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Marc Jacobs’ Mystical Forest for Fashion Week

by SAMANTHA CRITCHELL
Wednesday Feb 15, 2012
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NEW YORK (AP) - Marc Jacobs, always the showman, turned his New York Fashion Week show into a mystical forest Monday night, presenting his fall collection amid an old-school fairy tale, complete with characters wearing oversized fur hats and embellished big-buckle shoes. There were hints of Victoriana, with bustles tacked on to some of the dresses, and a sequined faux-fur coat that appeared to be covered in snowflakes.

Nearly hidden amid the onstage drama unfolding at the Lexington Avenue Armory were beautiful pieces of outerwear and chic cocktail clothes. The palette had rich tones of purple and bottle green, with a good dose of celebratory silver sparkle.

Jacobs continued to push fashion forward with fabrics that included sequin holograms and tinsel tweed. And his Shetland wool stoles turned into a trend for fall before the audience walked out the door.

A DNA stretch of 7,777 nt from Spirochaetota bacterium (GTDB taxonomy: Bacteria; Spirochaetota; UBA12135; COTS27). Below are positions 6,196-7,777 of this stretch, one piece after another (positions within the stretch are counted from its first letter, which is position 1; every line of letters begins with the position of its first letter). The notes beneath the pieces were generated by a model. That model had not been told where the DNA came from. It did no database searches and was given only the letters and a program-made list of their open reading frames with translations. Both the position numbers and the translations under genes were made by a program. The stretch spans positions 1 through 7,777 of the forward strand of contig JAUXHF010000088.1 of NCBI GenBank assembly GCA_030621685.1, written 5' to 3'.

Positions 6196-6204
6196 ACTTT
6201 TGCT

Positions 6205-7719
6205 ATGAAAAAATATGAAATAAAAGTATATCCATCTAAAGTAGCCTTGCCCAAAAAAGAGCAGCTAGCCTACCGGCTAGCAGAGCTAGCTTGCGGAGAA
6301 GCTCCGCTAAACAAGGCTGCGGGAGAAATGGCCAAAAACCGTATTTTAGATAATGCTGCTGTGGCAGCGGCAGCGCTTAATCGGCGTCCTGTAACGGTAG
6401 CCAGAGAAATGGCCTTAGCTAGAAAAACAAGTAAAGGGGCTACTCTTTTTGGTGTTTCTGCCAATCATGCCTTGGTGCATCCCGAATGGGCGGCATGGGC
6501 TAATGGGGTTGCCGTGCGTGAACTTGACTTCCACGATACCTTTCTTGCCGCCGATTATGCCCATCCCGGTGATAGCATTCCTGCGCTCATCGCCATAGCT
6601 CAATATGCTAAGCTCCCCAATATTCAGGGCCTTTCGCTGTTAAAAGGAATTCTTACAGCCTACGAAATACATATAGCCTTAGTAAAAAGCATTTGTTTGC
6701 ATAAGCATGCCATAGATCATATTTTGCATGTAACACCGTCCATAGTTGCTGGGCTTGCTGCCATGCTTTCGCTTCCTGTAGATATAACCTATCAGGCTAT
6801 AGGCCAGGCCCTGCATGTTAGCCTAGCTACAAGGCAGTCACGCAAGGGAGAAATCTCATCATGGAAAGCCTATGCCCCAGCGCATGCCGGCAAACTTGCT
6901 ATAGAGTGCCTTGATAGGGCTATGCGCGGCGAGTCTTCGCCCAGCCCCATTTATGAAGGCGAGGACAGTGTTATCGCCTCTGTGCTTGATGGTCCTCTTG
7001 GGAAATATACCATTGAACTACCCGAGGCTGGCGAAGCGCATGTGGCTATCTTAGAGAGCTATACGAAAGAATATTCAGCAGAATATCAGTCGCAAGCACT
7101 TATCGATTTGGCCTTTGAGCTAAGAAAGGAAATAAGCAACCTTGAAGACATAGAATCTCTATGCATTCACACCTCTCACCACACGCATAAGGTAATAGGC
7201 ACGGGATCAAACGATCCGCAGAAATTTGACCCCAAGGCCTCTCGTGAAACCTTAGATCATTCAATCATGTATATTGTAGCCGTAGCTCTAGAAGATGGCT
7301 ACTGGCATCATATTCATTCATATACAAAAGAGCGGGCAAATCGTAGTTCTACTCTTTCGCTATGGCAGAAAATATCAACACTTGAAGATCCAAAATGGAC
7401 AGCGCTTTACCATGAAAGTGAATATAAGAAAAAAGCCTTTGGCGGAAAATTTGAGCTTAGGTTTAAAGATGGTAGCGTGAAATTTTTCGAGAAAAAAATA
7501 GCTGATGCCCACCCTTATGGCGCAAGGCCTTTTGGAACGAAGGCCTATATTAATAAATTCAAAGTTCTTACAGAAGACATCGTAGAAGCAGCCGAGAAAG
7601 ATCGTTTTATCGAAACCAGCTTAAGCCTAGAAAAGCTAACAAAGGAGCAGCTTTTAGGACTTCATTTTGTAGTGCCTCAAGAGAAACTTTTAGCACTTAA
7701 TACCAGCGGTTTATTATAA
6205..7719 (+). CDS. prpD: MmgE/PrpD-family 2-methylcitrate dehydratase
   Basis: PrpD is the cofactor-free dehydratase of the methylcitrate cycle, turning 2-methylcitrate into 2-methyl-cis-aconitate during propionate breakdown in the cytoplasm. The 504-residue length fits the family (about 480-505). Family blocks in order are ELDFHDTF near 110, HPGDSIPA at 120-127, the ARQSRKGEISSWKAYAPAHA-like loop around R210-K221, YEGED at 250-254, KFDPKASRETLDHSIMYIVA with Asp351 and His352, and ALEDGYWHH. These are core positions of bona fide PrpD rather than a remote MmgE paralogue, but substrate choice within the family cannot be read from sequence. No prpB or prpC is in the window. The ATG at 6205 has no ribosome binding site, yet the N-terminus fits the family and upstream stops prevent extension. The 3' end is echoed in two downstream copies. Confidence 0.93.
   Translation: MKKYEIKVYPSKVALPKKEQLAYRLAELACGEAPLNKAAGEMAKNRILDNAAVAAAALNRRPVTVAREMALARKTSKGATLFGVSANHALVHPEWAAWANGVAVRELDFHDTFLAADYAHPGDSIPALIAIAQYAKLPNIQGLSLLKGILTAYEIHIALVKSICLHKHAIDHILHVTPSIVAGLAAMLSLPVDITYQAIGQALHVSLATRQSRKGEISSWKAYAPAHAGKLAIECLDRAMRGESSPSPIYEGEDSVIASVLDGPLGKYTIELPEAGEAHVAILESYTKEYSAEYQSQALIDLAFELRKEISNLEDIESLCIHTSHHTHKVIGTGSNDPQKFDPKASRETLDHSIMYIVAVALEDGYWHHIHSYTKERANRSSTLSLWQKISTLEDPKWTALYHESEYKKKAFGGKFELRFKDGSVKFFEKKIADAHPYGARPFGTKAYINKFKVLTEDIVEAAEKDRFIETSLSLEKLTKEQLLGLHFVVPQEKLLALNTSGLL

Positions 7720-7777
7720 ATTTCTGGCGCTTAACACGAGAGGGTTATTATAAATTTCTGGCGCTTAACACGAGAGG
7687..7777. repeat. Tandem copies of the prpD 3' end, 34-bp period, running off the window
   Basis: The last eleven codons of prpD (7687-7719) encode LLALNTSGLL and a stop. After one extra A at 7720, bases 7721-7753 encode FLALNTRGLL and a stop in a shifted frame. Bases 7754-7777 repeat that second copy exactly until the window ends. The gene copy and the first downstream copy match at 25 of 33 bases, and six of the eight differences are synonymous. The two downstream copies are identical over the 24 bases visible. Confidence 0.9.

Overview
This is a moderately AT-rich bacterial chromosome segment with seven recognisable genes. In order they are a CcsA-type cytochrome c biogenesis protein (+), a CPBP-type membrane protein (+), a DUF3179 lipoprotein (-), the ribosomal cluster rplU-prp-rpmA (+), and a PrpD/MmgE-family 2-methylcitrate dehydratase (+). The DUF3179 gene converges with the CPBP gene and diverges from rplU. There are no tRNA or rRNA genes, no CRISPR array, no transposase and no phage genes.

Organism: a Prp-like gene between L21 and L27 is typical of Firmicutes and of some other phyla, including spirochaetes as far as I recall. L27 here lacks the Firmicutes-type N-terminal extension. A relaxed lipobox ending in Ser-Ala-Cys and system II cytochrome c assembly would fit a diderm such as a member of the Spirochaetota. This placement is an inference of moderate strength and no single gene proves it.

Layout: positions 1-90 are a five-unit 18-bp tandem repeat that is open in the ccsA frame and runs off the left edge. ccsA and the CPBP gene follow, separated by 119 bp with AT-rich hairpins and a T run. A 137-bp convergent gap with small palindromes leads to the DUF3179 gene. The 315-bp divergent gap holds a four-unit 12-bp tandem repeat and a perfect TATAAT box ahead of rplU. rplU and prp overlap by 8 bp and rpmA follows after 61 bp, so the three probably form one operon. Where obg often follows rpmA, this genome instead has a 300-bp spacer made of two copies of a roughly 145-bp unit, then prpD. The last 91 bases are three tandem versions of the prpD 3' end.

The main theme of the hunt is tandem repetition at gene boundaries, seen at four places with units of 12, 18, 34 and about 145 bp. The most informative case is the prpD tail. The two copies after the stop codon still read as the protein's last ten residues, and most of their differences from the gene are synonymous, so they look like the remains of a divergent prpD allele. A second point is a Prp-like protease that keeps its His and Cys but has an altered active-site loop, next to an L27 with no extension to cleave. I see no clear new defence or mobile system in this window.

Jacobs is known for incredibly original and dramatic Fashion Week presentations, but as the undisputed fashion star of New York, he’d have the crowd’s attention no matter what he did. So it’s almost as if he puts on the inventive shows for his own amusement.

Nearly hidden amid the onstage drama unfolding at the Lexington Avenue Armory were beautiful pieces of outerwear and chic cocktail clothes.

With Jacobs’ reputation for influential fashion hits, he can risk theatrics on the runway in a way that a designer who’s still trying to prove himself never could, observed Hal Rubenstein, fashion director of InStyle magazine.

"There’s a set, there’s an enormous sound system, great lighting. This is what a fashion ’show’ is supposed to be," he said.

Among the celebrities in the audience was actress Rose Byrne ("Bridesmaids") who described the show as "a kind of Grimm’s fairy tale" and "Tim Burton-y," ’’unique and beautiful."

Rubenstein said Jacobs "plays a game "with the audience. He wants to know, can you see what you need to see? It’s overtly over-styled on purpose because he gets a rush from it. He’s going to give you a great dress when it’s on its own, but he’s not going to give it to you on its own."

Among Rubenstein’s favorite pieces were a black-and-white brocade jumper and the finale dress, a patchwork of black pieces of silk.

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